New Zealand-made alcohol-free wine didn’t exist until very recently. Giesen may be leading the charge here but others are sure to follow. There appears to be a growing demand worldwide for no- and low-alcohol wine as health-conscious consumers cut back on both alcohol and calories.
Two years ago, family-owned Giesen released what it claimed was the world’s first alcohol-free sauvignon blanc and sent me a couple of samples, which I tasted blind against two overseas market leaders. Giesen 2021 Sauvignon Blanc from Marlborough was a narrow winner. It had the taste and texture of a Marlborough sauvignon blanc, although I might have preferred it even more if it was slightly less sweet.
About six months ago, Giesen released a second zero-alcohol wine, this time a 2021 pinot gris with a pale tint of colour that might have classed it as a rosé. Its slightly soapy texture meant I was less impressed than with the company’s first effort. Drinkable but unappealing was my verdict.
I used this second tasting to retaste the sauvignon blanc and measure its ageing ability. To my surprise it was even better than I remembered.
Giesen recently released a third non-alcohol wine, a non-vintage merlot from Hawke’s Bay. At $18.99, it was a dollar more expensive than the sauvignon blanc and pinot gris. My tasting notes read: “Vibrant cherry red with good colour depth. Soft, low-acid red with dark cherry, plum and a suggestion of vanilla. The flavours are pure and appealing, although I found a suggestion of sweetness slightly annoying/inappropriate for a ‘dry’ red wine. On a hunch, I chilled the wine down to around 14C and found it quite refreshing (it was a muggy summer’s day in Auckland). A bit too ‘juicy.’”
I was surprised at the quality of the red, having assumed it would be more challenging to make than a white wine. I had intended to drink a glass or two with an appropriate meal but events overtook me. It often surprises me how a wine that looks good on the tasting table doesn’t perform well on the dinner table. The reverse is also true.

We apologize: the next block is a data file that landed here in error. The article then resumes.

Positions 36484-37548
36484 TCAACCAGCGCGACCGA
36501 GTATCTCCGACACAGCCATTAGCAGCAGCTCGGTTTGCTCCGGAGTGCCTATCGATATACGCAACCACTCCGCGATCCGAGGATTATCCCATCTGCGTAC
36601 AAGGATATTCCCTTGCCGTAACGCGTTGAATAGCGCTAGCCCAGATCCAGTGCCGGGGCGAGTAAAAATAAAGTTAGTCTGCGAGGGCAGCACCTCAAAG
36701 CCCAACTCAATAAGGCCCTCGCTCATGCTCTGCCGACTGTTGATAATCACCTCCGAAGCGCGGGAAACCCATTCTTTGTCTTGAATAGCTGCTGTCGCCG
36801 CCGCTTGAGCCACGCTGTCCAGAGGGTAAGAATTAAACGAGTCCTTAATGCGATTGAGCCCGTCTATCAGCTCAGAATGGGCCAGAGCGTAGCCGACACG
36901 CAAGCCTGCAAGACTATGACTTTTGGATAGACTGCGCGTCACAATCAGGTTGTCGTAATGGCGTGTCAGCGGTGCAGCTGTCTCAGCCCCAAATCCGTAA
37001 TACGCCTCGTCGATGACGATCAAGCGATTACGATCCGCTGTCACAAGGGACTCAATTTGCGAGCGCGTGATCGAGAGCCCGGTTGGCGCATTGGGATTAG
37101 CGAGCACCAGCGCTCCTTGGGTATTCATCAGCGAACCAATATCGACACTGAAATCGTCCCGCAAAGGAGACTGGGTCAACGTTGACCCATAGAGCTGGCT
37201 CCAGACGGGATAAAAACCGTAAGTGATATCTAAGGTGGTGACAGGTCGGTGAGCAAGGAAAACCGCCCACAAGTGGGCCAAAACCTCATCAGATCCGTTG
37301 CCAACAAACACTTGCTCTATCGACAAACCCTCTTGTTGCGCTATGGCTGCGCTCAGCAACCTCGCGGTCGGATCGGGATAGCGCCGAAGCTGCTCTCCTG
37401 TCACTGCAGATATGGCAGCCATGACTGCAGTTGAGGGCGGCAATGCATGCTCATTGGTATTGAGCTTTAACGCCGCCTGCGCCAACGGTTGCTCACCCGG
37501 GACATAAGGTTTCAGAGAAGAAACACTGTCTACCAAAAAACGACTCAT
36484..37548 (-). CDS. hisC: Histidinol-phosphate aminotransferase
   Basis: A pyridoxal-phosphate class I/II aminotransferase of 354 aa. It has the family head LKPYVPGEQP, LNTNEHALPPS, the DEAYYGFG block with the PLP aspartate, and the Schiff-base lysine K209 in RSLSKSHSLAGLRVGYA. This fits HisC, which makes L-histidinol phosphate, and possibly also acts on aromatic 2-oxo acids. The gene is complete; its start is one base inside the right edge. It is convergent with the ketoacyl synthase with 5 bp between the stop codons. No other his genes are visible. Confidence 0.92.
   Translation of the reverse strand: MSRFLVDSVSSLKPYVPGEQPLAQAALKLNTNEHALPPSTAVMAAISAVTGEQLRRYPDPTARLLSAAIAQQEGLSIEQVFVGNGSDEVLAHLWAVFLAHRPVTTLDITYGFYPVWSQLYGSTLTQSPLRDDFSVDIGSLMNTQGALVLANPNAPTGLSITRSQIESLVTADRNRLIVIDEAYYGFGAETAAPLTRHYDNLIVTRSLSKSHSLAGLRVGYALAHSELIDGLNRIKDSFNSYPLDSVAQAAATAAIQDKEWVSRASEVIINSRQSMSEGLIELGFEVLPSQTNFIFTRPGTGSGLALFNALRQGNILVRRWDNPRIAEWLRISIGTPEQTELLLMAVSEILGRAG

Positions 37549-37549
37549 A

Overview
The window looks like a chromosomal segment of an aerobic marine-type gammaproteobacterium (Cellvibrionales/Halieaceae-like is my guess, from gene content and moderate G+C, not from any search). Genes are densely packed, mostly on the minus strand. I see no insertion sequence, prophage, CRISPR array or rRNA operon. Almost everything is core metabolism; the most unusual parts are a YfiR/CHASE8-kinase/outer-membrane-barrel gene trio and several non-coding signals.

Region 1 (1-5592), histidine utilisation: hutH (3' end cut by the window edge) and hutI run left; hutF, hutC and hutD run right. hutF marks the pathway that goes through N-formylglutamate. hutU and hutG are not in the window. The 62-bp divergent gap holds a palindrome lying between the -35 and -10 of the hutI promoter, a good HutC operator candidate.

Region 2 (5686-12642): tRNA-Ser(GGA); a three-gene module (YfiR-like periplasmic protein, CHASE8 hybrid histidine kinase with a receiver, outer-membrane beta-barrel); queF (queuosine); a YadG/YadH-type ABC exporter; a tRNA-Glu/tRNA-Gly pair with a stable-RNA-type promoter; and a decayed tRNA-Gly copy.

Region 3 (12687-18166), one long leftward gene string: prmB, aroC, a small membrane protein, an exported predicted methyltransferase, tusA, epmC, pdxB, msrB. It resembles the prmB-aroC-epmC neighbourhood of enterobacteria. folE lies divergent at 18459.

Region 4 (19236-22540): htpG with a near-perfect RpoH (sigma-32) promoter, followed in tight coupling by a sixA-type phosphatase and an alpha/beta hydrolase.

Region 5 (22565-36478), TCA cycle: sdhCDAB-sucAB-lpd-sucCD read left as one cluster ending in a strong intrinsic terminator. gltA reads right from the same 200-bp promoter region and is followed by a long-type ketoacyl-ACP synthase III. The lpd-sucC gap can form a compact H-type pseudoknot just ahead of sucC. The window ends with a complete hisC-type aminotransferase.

Giesen uses the spinning-cone method to remove the alcohol from a finished wine. Some winemakers claim this method is too invasive. Presumably they don’t have a spinning-cone machine, which costs about the same as a modest home in Blenheim.
Giesen NV Merlot 0% was made in the same way as the white wines in the 0% range. They first make a full-strength red wine and then remove the alcohol, leaving less than 0.5% alc/vol. The wine is distilled into three layers: the aroma, alcohol and body. In a Frankenstein-like manoeuvre, the aroma is collected and recombined with the body of the wine, with the addition of just a touch of grape juice to the final blend. In addition to being very, very low in alcohol, the wine is also 70% lower in calories than a regular 12.5% alc/vol wine, at just 18 a glass.
Australia was the first country globally to taste the Giesen NV Merlot 0%, which was greeted there with “overwhelming consumer feedback via social media”. By the time you read this, the wine should be available on the local market and will be joined by a Giesen 0% Riesling, which should, in theory at least, be the best of the bunch.
Bob’s top picks for weekend sipping and cellaring
2020 Kusuda Pinot Noir, Martinborough, $110
Fine, almost ethereal pinot noir with floral/red rose/violet, red cherry, redcurrant and oyster-shell flavours. It carries the Kusuda trademark of precision, perfection, purity and power. Beautiful wine supported by taut acidity. Should develop well with bottle age.
2021 Quartz Reef Pinot Gris, Central Otago, $35
Sophisticated pinot gris that achieves a nice mix of pear, apple and other tree fruits, with nut and root-ginger characters from the yeast lees. Dry but not austere, it was delicious when first released and will get even better with a little bottle age.
2021 Stonecroft Serine Syrah, Hawke’s Bay, $29
Named Serine after speculation that Stonecroft’s oldest syrah vines (which are also New Zealand’s oldest) might be the Serine clone. Deep, youthful colour with ripe dark berry/cherry, black pepper, and wood-smoke flavours. A core of sweet fruit balances ripe tannins and leads to a pleasantly dry finish. Impeccable and approachable syrah.
Read more from Bob at therealreview.com